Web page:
November Marks Pet Cancer Awareness Month

Early detection is key to managing, treating the disease.

Posted Nov. 4, 2008, 3 a.m. EDT

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Pet Cancer Awareness Month
Cat owners should be aware of abnormalities in their pets that could warrant a trip to the vet for a checkup.
A monthlong campaign aims to stress the importance of early detection in the fight against pet cancer by educating pet owners about the prevalence and management of the disease in cats and dogs, as well as raising funds for research. National Pet Cancer Awareness Month, first launched in November 2005 by Veterinary Pet Insurance, seeks to empower pet owners so they can make optimal health-care decisions for their pets, said Dr. Carol McConnell, vice president and chief veterinary medical officer for VPI.

 “Even though nearly one in four pets will be diagnosed with cancer, few pet owners know how commonly it occurs and what treatment options exist,” she said.

With the development of sophisticated treatments and the willingness of pet owners to pursue those options, cancer is claiming fewer four-legged victims these days, according to the pet health insurer. Knowing the signs of cancer in your pet is key:

  • A growing lump or sore that doesn’t heal.
  • Discharge or bleeding from any opening.
  • Weight loss despite normal exercise and activity.
  • Going more than a day or two without eating.
  • Demonstrating an unusually excessive appetite.
  • An overconsumption of water, followed by frequent urination.
  • Difficulty in chewing or swallowing.
  • Any unusually bad smell coming from your pet.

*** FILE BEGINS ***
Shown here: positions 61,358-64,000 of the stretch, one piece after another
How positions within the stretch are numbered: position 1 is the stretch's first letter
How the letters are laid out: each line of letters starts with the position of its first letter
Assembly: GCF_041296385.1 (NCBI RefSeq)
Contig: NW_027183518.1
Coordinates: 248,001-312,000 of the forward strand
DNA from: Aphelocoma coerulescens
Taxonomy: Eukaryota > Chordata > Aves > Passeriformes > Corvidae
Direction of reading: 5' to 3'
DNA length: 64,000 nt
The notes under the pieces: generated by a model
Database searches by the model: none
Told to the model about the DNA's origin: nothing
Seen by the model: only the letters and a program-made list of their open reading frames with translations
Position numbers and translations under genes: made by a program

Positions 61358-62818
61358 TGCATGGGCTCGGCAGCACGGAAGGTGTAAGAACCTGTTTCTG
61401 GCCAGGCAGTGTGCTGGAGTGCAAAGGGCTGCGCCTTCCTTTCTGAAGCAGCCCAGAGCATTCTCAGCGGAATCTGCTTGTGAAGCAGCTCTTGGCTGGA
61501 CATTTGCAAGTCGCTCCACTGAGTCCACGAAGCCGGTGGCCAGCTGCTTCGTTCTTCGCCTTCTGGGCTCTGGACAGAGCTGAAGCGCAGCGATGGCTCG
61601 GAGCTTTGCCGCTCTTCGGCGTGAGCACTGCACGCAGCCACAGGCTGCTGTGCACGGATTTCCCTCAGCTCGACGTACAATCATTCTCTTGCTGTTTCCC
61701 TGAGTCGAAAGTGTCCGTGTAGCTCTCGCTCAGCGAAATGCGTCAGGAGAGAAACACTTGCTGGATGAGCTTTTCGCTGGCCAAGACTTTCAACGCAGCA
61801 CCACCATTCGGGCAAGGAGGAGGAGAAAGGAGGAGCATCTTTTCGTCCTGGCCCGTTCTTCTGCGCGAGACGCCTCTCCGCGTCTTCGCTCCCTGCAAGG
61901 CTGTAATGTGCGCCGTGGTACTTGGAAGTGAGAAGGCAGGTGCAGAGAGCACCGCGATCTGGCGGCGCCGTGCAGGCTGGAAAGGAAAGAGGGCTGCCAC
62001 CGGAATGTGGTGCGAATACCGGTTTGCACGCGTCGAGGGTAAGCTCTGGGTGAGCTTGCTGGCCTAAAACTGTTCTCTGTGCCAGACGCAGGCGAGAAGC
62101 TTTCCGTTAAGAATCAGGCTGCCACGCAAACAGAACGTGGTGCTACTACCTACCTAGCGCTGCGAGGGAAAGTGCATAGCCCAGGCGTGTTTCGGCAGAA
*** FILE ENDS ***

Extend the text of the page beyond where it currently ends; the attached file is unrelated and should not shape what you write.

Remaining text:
• Tiring easily and unwillingness to exercise.

In addition, McConnell said routine physical examinations are essential for every pet. “Successful treatment of pet cancer depends on early detection,” she said.

Another way to fight the disease is through supporting cancer research for pets and people. Funds for research will be raised through sales of Pet Cancer Awareness dog collars through the end of November, and a K9K pet-cancer awareness walk for people and their pets, slated for Saturday, Nov. 15, in Long Beach, Calif.

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November Marks Pet Cancer Awareness Month

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Reader Comments

Denise    Orlando, FL

11/6/2008 7:13:56 PM

This information is very pertinent as we just lost a cat to a stomach tumor which was undetected until he began bleeding internally and was in severe pain. Unfortunately he had to be euthanized because it was very advanced by the time it was found.

Linda    Navarre, FL

11/5/2008 7:21:11 PM

Nice article, but I would have liked to hear about the "new treatments"(how many) offerred and if the average person could afford them.

Moonlight    Richmond, VA

11/5/2008 5:23:30 AM

Good article.

janet    bethlehem, PA

11/5/2008 4:49:27 AM

great article thanks very much

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